The main focus areas of research in terms of ecological inequality lie in environmental injustice, distributional effects of environmental policy and the distribution of environmental hazards.
International studies show inequality concerning the access to environmental quality in various industry and development countries; at the same time, income inequality and ecological inequality reinforce themselves. Deficits in regard to these questions can be identified in Austria and Europa, even though inequality issues of environmental policy gain importance.
Distribution of CO2 Emissions
The emission of greenhouse gases of private households is strongly linked to consumption patterns. Our resarch in this area focuses on questions such as how higher income influences total absolute emissions (e.g., in tons of CO2-equivalents) and which goods drive these patterns. Preliminary research for Austria unveils that the Top 10% of households by income emit 3-5x times as much as the bottom 10%. Among the strongest drivers of this trend is the increasing importance of mobility in higher income classes.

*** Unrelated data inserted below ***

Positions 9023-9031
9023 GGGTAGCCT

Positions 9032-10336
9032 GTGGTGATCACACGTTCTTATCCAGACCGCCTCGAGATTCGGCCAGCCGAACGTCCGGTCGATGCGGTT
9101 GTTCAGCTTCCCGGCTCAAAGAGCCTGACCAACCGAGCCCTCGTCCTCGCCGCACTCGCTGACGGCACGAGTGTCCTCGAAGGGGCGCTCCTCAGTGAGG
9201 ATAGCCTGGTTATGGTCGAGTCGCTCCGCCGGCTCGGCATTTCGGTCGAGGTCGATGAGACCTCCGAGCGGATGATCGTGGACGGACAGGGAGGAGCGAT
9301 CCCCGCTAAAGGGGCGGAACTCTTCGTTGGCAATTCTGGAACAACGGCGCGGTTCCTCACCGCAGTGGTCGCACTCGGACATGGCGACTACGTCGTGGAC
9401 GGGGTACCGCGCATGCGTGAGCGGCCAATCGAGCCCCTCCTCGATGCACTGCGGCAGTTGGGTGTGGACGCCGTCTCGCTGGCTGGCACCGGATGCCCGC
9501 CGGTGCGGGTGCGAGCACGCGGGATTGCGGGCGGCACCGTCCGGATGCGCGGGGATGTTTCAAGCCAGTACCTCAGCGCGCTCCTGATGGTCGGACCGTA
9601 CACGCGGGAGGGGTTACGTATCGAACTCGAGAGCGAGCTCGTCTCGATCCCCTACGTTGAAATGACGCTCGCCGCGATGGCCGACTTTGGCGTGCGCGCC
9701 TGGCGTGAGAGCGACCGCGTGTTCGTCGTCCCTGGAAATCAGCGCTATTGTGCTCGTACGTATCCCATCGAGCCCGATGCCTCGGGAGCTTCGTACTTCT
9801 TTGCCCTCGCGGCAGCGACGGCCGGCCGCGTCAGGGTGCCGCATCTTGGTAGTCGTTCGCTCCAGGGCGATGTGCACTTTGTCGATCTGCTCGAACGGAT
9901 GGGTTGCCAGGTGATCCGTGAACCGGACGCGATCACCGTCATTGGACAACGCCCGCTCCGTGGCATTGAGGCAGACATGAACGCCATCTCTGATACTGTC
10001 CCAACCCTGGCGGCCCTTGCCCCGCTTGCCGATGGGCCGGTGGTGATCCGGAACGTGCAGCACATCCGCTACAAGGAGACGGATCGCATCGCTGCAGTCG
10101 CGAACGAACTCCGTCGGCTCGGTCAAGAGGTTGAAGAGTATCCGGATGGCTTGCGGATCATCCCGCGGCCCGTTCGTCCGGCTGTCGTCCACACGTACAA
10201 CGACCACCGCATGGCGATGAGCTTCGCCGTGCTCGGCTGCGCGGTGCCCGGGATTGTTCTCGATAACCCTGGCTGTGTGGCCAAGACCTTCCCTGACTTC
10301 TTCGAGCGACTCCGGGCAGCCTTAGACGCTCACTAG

Energy System Transformation
The transformation of our energy system is a key ingredient in limiting global warming. A large body of research focuses on technical possibility, costs, and similar issues of renewable energy. What has been neglected so far is the effect of this transformation on private households. Our research targets this important issue by asking questions such as: Who pays for the energy system transformation? Who profits? We analyse how costs and returns of renewable energy sources are distributed between households and calculate early-adopter potentials of, e.g., solar power roll-outs.